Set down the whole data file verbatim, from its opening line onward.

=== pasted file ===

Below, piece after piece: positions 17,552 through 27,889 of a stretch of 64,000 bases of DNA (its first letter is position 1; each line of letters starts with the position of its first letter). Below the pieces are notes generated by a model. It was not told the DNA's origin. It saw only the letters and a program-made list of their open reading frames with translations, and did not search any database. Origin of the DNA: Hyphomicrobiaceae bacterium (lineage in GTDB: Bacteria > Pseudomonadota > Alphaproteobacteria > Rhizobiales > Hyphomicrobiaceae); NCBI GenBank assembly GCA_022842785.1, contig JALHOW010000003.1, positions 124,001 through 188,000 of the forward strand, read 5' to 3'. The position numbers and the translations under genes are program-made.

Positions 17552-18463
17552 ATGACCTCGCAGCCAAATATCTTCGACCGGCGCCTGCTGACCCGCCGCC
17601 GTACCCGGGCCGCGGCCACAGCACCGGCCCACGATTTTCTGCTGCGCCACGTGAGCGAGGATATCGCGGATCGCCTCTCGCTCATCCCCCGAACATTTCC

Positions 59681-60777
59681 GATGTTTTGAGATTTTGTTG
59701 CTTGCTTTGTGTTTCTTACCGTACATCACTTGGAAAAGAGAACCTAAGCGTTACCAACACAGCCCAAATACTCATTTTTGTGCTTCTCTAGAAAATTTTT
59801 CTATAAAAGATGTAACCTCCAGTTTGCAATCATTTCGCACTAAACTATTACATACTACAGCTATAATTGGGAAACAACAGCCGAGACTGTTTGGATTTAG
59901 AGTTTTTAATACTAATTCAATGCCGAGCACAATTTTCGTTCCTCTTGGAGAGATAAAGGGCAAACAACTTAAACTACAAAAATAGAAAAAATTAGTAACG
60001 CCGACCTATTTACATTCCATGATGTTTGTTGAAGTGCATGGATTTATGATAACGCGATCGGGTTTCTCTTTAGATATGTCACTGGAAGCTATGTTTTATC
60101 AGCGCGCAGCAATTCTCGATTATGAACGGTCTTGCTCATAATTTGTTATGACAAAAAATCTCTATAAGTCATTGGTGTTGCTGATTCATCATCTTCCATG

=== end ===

Below, piece after piece: positions 17,552 through 27,889 of a stretch of 64,000 bases of DNA (its first letter is position 1; each line of letters starts with the position of its first letter). Below the pieces are notes generated by a model. It was not told the DNA's origin. It saw only the letters and a program-made list of their open reading frames with translations, and did not search any database. Origin of the DNA: Hyphomicrobiaceae bacterium (lineage in GTDB: Bacteria > Pseudomonadota > Alphaproteobacteria > Rhizobiales > Hyphomicrobiaceae); NCBI GenBank assembly GCA_022842785.1, contig JALHOW010000003.1, positions 124,001 through 188,000 of the forward strand, read 5' to 3'. The position numbers and the translations under genes are program-made.

Positions 17552-18463
17552 ATGACCTCGCAGCCAAATATCTTCGACCGGCGCCTGCTGACCCGCCGCC
17601 GTACCCGGGCCGCGGCCACAGCACCGGCCCACGATTTTCTGCTGCGCCACGTGAGCGAGGATATCGCGGATCGCCTCTCGCTCATCCCCCGAACATTTCC

Positions 59681-60777
59681 GATGTTTTGAGATTTTGTTG
59701 CTTGCTTTGTGTTTCTTACCGTACATCACTTGGAAAAGAGAACCTAAGCGTTACCAACACAGCCCAAATACTCATTTTTGTGCTTCTCTAGAAAATTTTT
59801 CTATAAAAGATGTAACCTCCAGTTTGCAATCATTTCGCACTAAACTATTACATACTACAGCTATAATTGGGAAACAACAGCCGAGACTGTTTGGATTTAG
59901 AGTTTTTAATACTAATTCAATGCCGAGCACAATTTTCGTTCCTCTTGGAGAGATAAAGGGCAAACAACTTAAACTACAAAAATAGAAAAAATTAGTAACG
60001 CCGACCTATTTACATTCCATGATGTTTGTTGAAGTGCATGGATTTATGATAACGCGATCGGGTTTCTCTTTAGATATGTCACTGGAAGCTATGTTTTATC
60101 AGCGCGCAGCAATTCTCGATTATGAACGGTCTTGCTCATAATTTGTTATGACAAAAAATCTCTATAAGTCATTGGTGTTGCTGATTCATCATCTTCCATG